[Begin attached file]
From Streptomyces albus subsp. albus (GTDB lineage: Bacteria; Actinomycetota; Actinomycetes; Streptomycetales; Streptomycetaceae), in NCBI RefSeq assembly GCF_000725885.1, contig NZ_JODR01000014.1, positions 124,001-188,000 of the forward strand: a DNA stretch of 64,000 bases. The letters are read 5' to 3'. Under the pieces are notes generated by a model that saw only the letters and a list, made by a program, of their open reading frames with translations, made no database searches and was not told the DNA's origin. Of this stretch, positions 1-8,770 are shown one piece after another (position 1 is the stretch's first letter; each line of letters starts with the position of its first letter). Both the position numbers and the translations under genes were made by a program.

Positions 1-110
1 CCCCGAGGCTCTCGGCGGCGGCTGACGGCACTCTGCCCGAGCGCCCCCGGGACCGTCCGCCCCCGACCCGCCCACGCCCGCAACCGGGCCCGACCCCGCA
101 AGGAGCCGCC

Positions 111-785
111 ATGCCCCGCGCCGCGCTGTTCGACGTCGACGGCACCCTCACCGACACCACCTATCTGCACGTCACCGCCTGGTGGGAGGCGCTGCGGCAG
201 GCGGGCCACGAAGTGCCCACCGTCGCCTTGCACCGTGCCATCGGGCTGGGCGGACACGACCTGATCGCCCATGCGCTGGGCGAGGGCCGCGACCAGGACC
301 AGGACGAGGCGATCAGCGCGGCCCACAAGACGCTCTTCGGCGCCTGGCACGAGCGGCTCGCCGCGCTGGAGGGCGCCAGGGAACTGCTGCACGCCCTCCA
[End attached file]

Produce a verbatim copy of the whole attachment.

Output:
From Streptomyces albus subsp. albus (GTDB lineage: Bacteria; Actinomycetota; Actinomycetes; Streptomycetales; Streptomycetaceae), in NCBI RefSeq assembly GCF_000725885.1, contig NZ_JODR01000014.1, positions 124,001-188,000 of the forward strand: a DNA stretch of 64,000 bases. The letters are read 5' to 3'. Under the pieces are notes generated by a model that saw only the letters and a list, made by a program, of their open reading frames with translations, made no database searches and was not told the DNA's origin. Of this stretch, positions 1-8,770 are shown one piece after another (position 1 is the stretch's first letter; each line of letters starts with the position of its first letter). Both the position numbers and the translations under genes were made by a program.

Positions 1-110
1 CCCCGAGGCTCTCGGCGGCGGCTGACGGCACTCTGCCCGAGCGCCCCCGGGACCGTCCGCCCCCGACCCGCCCACGCCCGCAACCGGGCCCGACCCCGCA
101 AGGAGCCGCC

Positions 111-785
111 ATGCCCCGCGCCGCGCTGTTCGACGTCGACGGCACCCTCACCGACACCACCTATCTGCACGTCACCGCCTGGTGGGAGGCGCTGCGGCAG
201 GCGGGCCACGAAGTGCCCACCGTCGCCTTGCACCGTGCCATCGGGCTGGGCGGACACGACCTGATCGCCCATGCGCTGGGCGAGGGCCGCGACCAGGACC
301 AGGACGAGGCGATCAGCGCGGCCCACAAGACGCTCTTCGGCGCCTGGCACGAGCGGCTCGCCGCGCTGGAGGGCGCCAGGGAACTGCTGCACGCCCTCCA